SCOTUS 2019

This second volume in Palgrave’s SCOTUS series explains and contextualizes the landmark cases of the US Supreme Court in the term ending 2019.

SCOTUS 2019

Each year, the Supreme Court of the United States announces new rulings with deep consequences for our lives. This second volume in Palgrave’s SCOTUS series explains and contextualizes the landmark cases of the US Supreme Court in the term ending 2019. With a close look at cases involving key issues and debates in American politics and society, SCOTUS 2019 tackles the Court's rulings on the census citizenship question, partisan gerrymandering, religious monuments, the death penalty, race in jury selection, double jeopardy, jury trials for reimprisonment during supervised release, Fourth Amendment protection for blood alcohol tests, deference to federal agencies, excessive fines under the Eighth Amendment and more. Written by notable scholars in political science and law, the chapters in SCOTUS 2019 present the details of each ruling, its meaning for constitutional debate, and its impact on public policy or partisan politics. Finally, SCOTUS 2019 offers an analysis of the controversial Justice Brett Kavanaugh's first term in office, as well as a big-picture look at the implications of the Court's decisions for the direction of this new Roberts Court.

A Selection of Leading Cases Upon Commercial Law Decided by the Supreme Court of the United States

This work has been selected by scholars as being culturally important, and is part of the knowledge base of civilization as we know it.

A Selection of Leading Cases Upon Commercial Law Decided by the Supreme Court of the United States

This work has been selected by scholars as being culturally important, and is part of the knowledge base of civilization as we know it. This work was reproduced from the original artifact, and remains as true to the original work as possible. Therefore, you will see the original copyright references, library stamps (as most of these works have been housed in our most important libraries around the world), and other notations in the work. This work is in the public domain in the United States of America, and possibly other nations. Within the United States, you may freely copy and distribute this work, as no entity (individual or corporate) has a copyright on the body of the work. As a reproduction of a historical artifact, this work may contain missing or blurred pages, poor pictures, errant marks, etc. Scholars believe, and we concur, that this work is important enough to be preserved, reproduced, and made generally available to the public. We appreciate your support of the preservation process, and thank you for being an important part of keeping this knowledge alive and relevant.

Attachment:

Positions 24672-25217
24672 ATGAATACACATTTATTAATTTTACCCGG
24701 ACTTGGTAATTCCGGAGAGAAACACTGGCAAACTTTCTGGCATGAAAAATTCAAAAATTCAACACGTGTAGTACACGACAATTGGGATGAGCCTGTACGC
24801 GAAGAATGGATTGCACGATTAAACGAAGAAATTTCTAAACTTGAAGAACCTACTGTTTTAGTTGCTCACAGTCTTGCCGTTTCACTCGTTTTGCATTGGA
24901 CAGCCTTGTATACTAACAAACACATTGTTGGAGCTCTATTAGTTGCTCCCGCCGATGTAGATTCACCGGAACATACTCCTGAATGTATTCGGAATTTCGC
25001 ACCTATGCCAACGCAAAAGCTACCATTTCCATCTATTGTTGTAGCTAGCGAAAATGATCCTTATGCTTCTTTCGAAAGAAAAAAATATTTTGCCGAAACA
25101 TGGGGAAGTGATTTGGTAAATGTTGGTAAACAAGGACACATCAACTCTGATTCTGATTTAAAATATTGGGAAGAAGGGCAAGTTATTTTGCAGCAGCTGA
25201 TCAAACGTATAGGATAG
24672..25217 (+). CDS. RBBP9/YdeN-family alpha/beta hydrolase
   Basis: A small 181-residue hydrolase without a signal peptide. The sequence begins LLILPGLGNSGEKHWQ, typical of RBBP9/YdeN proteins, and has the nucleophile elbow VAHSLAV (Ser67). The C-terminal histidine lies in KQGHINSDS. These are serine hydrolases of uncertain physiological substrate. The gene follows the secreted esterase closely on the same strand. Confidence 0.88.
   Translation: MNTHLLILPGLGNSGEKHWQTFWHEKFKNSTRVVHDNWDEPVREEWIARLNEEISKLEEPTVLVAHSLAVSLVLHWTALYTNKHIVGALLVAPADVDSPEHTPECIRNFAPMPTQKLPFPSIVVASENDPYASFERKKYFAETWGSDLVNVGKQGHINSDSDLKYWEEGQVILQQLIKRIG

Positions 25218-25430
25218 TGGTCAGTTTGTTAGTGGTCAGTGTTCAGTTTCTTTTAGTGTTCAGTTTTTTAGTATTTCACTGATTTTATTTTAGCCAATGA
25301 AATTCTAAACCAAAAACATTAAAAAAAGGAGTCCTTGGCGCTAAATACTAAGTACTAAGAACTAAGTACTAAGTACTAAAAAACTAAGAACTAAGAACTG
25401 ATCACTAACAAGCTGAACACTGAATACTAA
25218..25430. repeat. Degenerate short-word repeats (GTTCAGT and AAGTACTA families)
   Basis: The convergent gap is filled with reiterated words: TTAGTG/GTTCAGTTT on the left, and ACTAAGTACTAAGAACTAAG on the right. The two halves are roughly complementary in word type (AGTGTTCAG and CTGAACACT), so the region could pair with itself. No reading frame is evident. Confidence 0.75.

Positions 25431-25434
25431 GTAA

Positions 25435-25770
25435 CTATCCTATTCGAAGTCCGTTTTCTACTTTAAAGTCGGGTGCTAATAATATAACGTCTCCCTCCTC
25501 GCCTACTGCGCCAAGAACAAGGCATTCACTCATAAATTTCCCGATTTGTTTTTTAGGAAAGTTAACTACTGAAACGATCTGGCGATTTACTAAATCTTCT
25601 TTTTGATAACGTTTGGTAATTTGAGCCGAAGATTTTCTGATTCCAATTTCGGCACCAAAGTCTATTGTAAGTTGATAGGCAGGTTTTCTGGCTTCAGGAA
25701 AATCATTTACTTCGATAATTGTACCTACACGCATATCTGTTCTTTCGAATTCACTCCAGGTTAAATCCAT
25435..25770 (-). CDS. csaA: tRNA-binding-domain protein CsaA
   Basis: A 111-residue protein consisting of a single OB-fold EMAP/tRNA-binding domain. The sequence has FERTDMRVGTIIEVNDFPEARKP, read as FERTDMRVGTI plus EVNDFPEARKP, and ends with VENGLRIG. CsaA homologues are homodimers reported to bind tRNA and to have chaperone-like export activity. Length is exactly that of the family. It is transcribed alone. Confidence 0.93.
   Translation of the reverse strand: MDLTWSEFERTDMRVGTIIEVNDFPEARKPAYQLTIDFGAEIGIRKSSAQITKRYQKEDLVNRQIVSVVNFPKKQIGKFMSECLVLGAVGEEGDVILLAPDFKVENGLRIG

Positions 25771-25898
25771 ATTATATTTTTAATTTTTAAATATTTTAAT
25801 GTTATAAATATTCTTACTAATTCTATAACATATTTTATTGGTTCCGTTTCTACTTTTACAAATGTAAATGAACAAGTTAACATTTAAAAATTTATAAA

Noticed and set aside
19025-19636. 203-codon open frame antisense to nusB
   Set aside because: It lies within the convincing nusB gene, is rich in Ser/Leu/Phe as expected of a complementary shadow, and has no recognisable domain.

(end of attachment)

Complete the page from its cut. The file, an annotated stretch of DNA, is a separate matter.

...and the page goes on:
American Criminal Courts

The United States Supreme Court and criminal cases, 1935À1976: alternative models of agenda building. Br J Pol Sci 1981;11(4):449À70. Watson WL. The U.S. Supreme Courts in forma pauperis docket: a descriptive analysis.

American Criminal Courts

American Criminal Courts: Legal Process and Social Context is an introductory-level text that offers a comprehensive study of the legal processes that guide criminal courts and the social contexts that introduce variations in the activities of actors inside and outside the court. Specifically the text focuses upon: Legal Processes. U.S. criminal courts are constrained by several legal processes and organizational structures that determine how the courts operate and how laws are applied. This book explores how democratic processes develop the criminal law in the United States, the documents that define law (federal and state constitutions, legal codes, administrative policies), the organizational structure of courts at the federal and state levels, the overlapping authority of the appeals process, and the effect of legal processes such as precedent, jurisdiction, and the underlying legal philosophies of various types of courts. Although most texts on criminal courts do a credible job of describing legal processes, this text looks more deeply into the origins of criminal law, historic turning points in the criminal law, conditions that affect the decision-making of criminal justice practitioners, and the contentious political process that affects how criminal laws are considered. Social Contexts. The criminal courts are staffed by people who represent different perspectives, occupational pressures, and organizational goals. The text includes chapters on actors in the traditional courtroom workgroup (judges, prosecutors, and defense attorneys), as well as those outside the court who seek to influence it, including advocacy groups, media, and politicians. It is the interplay between the court legal processes and the social actors in the courtroom that makes the application of the criminal laws so fascinating. By focusing on the tension between the law (legal processes) and the actors inside and outside the courts system (social contexts), this text demonstrates how the courts are a product of "law in action," and it presents the course content in a way that enables students to understand not only the "how" of the U.S. criminal court system but also the "why."

Selection of Cases Illustrating Equity Pleading and Practice